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Change split investment income ratio?


Overburdened
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During my working years I contributed the highest percentage to our non-registered investment portfolio, with my wife contributing a lesser amount.  For the purpose of tax filing, and due to attribution rules, I used a ratio of 80/20 to split income as this was a direct reflection of our employment income ratio.
 
We have not contributed to our non-registered account for a few years.
 
Now that we have retired, must I continue to use the above percentages to split investment income for tax purposes or can I now use a 50/50 split?
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I believe that the split continues for the investment income and realized capital gains. For instance, here is an example for capital gains.

The general rule, then, is that you declare your capital gain based on the proportion of your investment at the time you made the investment.

For example, if you bought 200 shares of stock and then sold them, realizing a capital gain, all of the capital gain would have to be declared on your income tax because you are the one and only person who paid for the stock.

If, on the other hand, you and your spouse bought 200 shares of stock, and you paid 75 percent of the purchase price while your spouse paid 25 percent of the purchase price, you would declare 75 percent of the capital gain on your income tax and your spouse would claim the other 25 percent.

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Thanks Curmudgeon.  Yes, I have Google'd attribution rules and reviewed the CRA web site but could never find anything specific to my question (at least not my scenario).  I plan to call CRA for clarity (hopefully will not have to wait a long time) but I am afraid you have probably provided the answer.  Thanks for your input.

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3 hours ago, Overburdened said:

Thanks for the replies Curmudgeon and AltaRed.  With respect, can  you please confirm if you have professional insight into this question or whether this is just your opinion?

Informed opinion from 2 decades of being involved in financial investing and tax matters, but not a licensed professional.  Your situation is common to almost every couple who has invested disproportionately over time and have not otherwise taken advantage of methodologies such as spousal loans to re-balance attribution over time. It won't change unless you can disproportionately 'withdraw' assets attributed to you specifically over time in your retirement.

What could have been done a long time ago when you and spouse were making investment contributions, is for you to disproportionately spend your income on household operating expenses while your spouse contributed the bulk or all of her 'net' income to the investment portfolio. That is perfectly within the rules. Example: You earn $100k while spouse earns $50k. If household expenses per year were $50k, you could have paid them all, allowing each of your spouse and self to contribute $50k each to the investment portfolio making it 50-50 all along.  You could also have funded a spousal loan where any returns your spouse earned on the loaned money would become the property of the spouse....and all your spouse would have had to do is to pay you interest on the loan at the CRA prescribed rate.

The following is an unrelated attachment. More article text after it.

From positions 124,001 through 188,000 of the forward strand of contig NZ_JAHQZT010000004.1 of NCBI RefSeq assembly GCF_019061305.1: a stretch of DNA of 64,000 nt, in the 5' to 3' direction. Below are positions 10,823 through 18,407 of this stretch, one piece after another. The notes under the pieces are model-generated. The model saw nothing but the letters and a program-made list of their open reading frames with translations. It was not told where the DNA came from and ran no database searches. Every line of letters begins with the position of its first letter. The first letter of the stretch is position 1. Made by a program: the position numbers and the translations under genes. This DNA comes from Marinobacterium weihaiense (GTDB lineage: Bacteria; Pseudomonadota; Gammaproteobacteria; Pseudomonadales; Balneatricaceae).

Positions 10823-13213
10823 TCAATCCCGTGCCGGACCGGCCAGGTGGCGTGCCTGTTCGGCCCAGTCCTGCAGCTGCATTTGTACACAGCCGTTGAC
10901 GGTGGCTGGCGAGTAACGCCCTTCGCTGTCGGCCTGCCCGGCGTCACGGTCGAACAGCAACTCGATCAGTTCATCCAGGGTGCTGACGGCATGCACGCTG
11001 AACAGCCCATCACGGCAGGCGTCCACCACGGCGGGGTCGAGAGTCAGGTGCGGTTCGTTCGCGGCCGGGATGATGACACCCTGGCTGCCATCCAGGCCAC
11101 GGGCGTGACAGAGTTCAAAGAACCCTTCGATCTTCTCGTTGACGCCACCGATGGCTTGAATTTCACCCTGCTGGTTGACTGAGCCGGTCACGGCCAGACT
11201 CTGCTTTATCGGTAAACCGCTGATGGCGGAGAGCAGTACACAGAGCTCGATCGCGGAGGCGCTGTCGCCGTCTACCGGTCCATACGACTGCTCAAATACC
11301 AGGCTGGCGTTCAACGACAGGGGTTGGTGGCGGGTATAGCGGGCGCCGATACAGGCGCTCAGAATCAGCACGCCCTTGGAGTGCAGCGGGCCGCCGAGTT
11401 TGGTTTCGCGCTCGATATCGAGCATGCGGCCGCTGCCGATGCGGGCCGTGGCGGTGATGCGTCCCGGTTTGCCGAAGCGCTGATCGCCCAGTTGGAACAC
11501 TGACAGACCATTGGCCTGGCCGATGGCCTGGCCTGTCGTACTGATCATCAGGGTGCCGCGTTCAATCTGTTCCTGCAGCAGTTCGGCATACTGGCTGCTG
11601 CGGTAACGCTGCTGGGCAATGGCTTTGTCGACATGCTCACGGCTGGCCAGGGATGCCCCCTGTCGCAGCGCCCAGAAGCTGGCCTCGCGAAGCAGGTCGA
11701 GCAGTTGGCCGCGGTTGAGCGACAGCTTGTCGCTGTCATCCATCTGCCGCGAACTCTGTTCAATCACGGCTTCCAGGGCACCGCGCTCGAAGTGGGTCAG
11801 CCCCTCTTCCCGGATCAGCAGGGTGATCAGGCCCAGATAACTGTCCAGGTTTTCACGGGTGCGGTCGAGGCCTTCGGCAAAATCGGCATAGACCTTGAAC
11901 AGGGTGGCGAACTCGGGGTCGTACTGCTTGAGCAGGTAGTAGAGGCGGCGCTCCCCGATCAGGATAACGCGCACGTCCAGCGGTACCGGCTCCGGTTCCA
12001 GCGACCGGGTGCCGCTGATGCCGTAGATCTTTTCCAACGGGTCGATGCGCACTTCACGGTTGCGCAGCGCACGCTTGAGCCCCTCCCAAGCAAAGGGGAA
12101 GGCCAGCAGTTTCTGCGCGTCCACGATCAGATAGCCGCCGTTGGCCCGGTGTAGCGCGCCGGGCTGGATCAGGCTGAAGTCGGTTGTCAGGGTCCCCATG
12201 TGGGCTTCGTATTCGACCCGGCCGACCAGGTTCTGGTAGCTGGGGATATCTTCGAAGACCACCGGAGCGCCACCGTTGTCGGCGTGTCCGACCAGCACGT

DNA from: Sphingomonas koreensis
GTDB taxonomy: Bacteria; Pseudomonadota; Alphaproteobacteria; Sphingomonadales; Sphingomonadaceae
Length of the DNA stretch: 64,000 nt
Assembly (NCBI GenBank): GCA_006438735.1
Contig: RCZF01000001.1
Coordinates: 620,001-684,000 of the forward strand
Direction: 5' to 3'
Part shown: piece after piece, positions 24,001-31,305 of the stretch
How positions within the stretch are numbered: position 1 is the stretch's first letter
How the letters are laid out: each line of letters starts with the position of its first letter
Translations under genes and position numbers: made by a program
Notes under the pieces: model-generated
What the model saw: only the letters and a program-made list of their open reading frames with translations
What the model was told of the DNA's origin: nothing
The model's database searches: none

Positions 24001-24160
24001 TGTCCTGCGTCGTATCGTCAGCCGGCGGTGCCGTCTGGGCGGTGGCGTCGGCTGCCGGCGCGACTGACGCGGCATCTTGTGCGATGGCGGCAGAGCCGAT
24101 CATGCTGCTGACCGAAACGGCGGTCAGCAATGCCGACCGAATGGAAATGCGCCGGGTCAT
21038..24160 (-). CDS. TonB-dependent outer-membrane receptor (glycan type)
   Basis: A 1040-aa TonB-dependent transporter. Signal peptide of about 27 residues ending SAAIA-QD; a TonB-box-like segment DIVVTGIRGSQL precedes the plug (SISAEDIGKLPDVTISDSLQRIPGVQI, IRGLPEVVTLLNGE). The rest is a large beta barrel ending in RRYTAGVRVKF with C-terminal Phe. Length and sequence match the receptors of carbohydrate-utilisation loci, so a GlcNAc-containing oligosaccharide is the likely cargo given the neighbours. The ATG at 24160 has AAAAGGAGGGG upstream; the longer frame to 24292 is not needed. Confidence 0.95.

This link provides a concise explanation of various ways to level the playing field. https://www.mondaq.com/canada/capital-gains-tax/675958/the-tax-attribution-rules-a-response-to-income-splittinga-canadian-tax-lawyer39s-guide

The problem at this point is that you have been filing on an 80/20 basis for a definitive amount of time. You just cannot arbitrarily now re-allocate 'ownership' without doing things like spousal loans if you want to be legitimate. I would not want to try and finesse it and then have CRA query and ask for documentation. Tax evasion (even if small potatoes) is not worth the risk in my opinion.

P.S. Be careful of what any CRA agent on the phone tells you. Most of them give erroneous information and you could get 5 different answers from 5 different agents.

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This attribution issue is, in reality, all over the map. I suspect a tax accountant would say that a significant percentage of couples don't even know what 'attribution of income' means and automatically split joint accounts 50-50 since time began (to Curmudgeon's point really). Ignorance is bliss so to speak and I suspect CRA knows that and sees it on a regular basis and ignores it...especially if the tax leakage is minimal. In other words, a couple that has relatively balanced incomes within maybe a third of each other (my guess only as an example), CRA sees that as equitable enough to let 50-50 in $30k of investment income go by. 

However, I would guess that if one person was earning $200k and the spouse was earning $50k and the tax returns were showing a 50-50 split in $100k of investment income, that CRA would come calling for documentation to prove the case. 

CRA computers have algorithms to flag certain types of patterns for further review by a human and I doubt any one really can guess what those flags are and when they are triggered. I decided decades ago not to invite the possibility of our tax returns being flagged so I kept good records about whose money was invested where. Others may choose differently.

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